Ed (E.S.) Lambert had agreed to be an interim preacher for us until we found a permanent preacher. He immediately began writing ads for our congregation. Sometimes he used the old format of listing all services, and other times, he just listed the Sunday-morning service along with scriptures and comments.

In June we had a wedding. The Benders’ daughter, Anita, married J. C. McGee.

On August 2, the Dispatch reported that our congregation gave a miscellaneous shower for Mr. And Mrs. Eddie Westmoreland whose house and contents had burned down. They also presented to the Westmorelands a check to be used toward building a new home.

The following Sunday, we had a picnic at Peart Park, and a “songfest” after-wards at our building. Our congregation has always loved to sing.

 A treasure hunt was given for the entertainment of our intermediate students the last week of August:

We believe WAYNE LOWE joined us as our regular minister in August or September. His work is covered In our 1947 congregational account.

Our Congregation in 1947

Most issues of the Casa Grande Dispatch were not available for searching for this year except November and December. Most of this account is what was re-create from indirect sources.

Wayne Lowe became our minister in late August or early September the previous year.  Wayne did not write articles for the newspaper as most of his predecessors did. However, he was always listed in our congregational ads.

Jerry Odom’s A Short History of the Long Presence of the Church in Casa Grande gave this information about Brother Lowe:

My first personal knowledge of the church’s presence was in about 1946 when Wayne Lowe was the preacher. He was also my school bus driver and I remember him drop-ping off the high school students and 1st through 4th grade students at their buildings, and the stopping the bus at the church building. I believe he lived in the basement of the building. After that, he continued on to South School where the 5th through 8th grades were. This was also where the bus garage was and where John and Charlotte White lived. John was a custodian at the school and was furnished the house located by the garage to be a watchman over the school.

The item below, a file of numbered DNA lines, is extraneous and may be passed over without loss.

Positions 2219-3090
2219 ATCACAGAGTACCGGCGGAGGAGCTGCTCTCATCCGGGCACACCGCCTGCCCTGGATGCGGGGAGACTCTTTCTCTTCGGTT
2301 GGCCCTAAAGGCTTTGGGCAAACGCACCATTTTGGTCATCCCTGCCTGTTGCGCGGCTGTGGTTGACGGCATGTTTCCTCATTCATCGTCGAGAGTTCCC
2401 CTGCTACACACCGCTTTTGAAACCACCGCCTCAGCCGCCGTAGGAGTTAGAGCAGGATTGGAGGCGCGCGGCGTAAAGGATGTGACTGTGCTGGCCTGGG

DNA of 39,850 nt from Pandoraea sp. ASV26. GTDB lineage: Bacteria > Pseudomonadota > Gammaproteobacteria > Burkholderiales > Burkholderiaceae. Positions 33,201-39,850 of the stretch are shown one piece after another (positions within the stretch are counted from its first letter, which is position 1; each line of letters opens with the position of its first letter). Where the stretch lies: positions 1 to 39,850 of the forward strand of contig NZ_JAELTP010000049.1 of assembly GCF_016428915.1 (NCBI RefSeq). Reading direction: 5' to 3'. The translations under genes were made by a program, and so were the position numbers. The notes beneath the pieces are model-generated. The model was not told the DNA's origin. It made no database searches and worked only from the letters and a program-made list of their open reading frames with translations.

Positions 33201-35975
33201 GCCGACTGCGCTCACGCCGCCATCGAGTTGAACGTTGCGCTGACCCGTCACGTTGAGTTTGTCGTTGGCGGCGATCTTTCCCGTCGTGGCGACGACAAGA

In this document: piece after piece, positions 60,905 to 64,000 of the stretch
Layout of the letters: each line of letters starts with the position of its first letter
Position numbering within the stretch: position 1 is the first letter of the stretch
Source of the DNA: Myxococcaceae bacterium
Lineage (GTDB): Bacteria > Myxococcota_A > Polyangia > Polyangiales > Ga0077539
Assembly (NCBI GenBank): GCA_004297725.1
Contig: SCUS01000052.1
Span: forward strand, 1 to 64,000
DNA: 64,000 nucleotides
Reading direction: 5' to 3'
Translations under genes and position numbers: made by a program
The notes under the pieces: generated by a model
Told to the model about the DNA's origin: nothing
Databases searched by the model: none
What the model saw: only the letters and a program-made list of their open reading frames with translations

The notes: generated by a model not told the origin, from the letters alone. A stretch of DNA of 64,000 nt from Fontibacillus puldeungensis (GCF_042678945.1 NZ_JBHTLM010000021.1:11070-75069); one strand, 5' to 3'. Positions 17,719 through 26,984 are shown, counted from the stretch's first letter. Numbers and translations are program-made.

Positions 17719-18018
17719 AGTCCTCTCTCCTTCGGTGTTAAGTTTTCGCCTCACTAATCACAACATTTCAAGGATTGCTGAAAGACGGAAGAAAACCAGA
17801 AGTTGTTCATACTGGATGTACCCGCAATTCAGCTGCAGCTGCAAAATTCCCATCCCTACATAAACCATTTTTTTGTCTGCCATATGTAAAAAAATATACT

According to Lee Tackett’s obituary in 1949 and her death certificate, Tackett passed away on May 19 at her home, 3 ½ miles east of own of cancer. She was only 57 years old. She was buried at Mountain View Cemetery where so many of our members are buried. She and her mother, husband and children arrived here from Pope County, Arkansas in 1926. She had lived in the same house 18 years.

She left behind her grieving husband, Lee, two sons, Burl and Cecil, and two daughters, Laveta Sanders and Aleta Killingsworth. Wayne Lowe preached her funeral.  We had done what we could to make Mary comfortable during her long illness, and comforted her husband, children, and grandchildren.

A Ladies Bible Class at 2:30 on Wednesdays was begun. Who taught? Since it hadn’t been going in the last congregational ads in August last year, they were apparently taught by Ergeal Lowe, Wayne’s wife. The Caruths came in 1947; it may have been Ida Caruth who began the class and taught it. We don’t know.

Esther Fritzinger went to be with her Lord on November 21. She and her husband and son had arrived here in 1921.

Mrs. Fritzinger was born on March 2,1874 at Concordia, Kansas, and had been a resident of Casa Grande for 26 years. Surviving her are her husband C.E. Fritzinger, one son, C.M. Fritzinger, one daughter Mrs. Joe Curry of Bisbee, one grand daughter Mrs. Betty Jo Triainer and a great grand daughter Hughella Trainer.

Funeral arrangements were in the hands of Cle and Maud Mortuary pallbearers were Messrs. Wes Cummings, Douglas Zimmerman Harold Williams, Burl Tacket, John White, Erby Dodd. Interment was in Muntain View Cemetery.

~~Excerpts from UP FROM THE DESERT:

A HISTORY OF CASA GRANDE AND THE CHURCH OF CHRIST